Few seem to know about this useful little device, which is surprising because in many areas of the country it can be found on every street... and it saves lives.
What is it?
It's a small, unassuming plastic or metal cone which you can find on the underside of pedestrian crossings.
When the green man lights up to show traffic should stop and it's your turn to cross, the cone starts spinning. It points downwards and has tactile ridges on it.
What's it doing there?
It's there for those people who can't see the lights, like visually impaired or blind people. When they feel it spinning they know they have the right of way.
When crossing a road you can stand near the control box with your hand on the cone and independently know you can cross when it spins, without having to get help from a passer-by, if there is one.
But I thought crossings beeped for blind people?
Not all crossings make sounds. For instance, if two crossings are close to each other neither will beep in case pedestrians are misled into walking out into oncoming traffic on the wrong road. And, in any case, a tactile indicator helps deaf-blind people too. They can't hear audible signals. The cones provide the same information as the beeping signal but in tactile form. Some crossings both beep and rotate.
How do people use it?
Hugh Huddy is blind and works for visual impairment charities' umbrella group Vision 2020. He says he is always pleased to see a cone on a crossing but wouldn't just walk into a road because of a spinning mechanism: "An important point to make is that I wait for the cone to rotate but combine the information that it gives me with listening to the traffic on the road in front of me. You can hear whether they're changing gear or slowing down.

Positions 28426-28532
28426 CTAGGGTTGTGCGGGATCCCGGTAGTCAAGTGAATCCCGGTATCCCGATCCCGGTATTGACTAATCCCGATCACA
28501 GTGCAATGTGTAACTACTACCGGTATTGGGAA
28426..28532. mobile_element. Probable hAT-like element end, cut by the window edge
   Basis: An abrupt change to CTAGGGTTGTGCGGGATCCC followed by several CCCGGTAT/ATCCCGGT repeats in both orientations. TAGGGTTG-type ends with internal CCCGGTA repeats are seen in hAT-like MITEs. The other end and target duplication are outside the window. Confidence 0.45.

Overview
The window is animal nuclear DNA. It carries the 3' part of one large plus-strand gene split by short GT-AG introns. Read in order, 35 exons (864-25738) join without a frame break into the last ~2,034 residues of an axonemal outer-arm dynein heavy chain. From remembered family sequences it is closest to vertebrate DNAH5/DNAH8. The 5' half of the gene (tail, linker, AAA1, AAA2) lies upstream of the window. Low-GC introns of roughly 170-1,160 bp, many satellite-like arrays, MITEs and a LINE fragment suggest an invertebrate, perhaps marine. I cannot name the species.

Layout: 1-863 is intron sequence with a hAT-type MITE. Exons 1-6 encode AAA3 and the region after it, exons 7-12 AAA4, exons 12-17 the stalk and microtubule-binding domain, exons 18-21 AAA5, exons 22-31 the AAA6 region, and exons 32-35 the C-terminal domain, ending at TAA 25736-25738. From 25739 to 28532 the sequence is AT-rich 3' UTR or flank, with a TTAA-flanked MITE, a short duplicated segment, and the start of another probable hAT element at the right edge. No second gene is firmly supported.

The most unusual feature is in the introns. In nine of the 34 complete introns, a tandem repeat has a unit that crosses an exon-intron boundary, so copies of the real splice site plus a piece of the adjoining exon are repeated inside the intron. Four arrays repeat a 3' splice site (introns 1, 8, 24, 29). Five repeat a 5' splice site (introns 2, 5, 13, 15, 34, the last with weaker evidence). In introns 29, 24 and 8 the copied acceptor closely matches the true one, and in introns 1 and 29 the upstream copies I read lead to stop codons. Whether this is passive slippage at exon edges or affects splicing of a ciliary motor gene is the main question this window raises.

"The cone isn't telling you it's safe to cross, it's telling you the light is on. For instance, cyclists like whizzing through crossings sometimes, even though they shouldn't."
Do all crossings have cones?
No. Crossings are maintained by local authorities which are not legally obliged to make them accessible. The Department for Transport says it encourages their use, though, and says that all signal-controlled crossings can have them. This includes the ones with the attractive bird related names - pelicans, puffins, toucans - and also junction crossings.
Who invented them?
Nottingham University took the idea to the Department of Transport, as it was known then, in the 1980s. It wasn't until 1989 that they began to appear on our streets. Interestingly, the cones still aren't built into the boxes and have to be retro-fitted. Radix, the company behind the cones, says it has sold about 10,000 units per year since 1995.
What do I do with this information?
You could try it out for yourself. Do as blind people do and stand at the crossing with your hand jammed under the control box waiting for the cone to spin. Beware, in winter do it with gloves on, that metal control box can be freezing cold.
Information was provided by the Department for Transport and Royal National Institute of Blind People.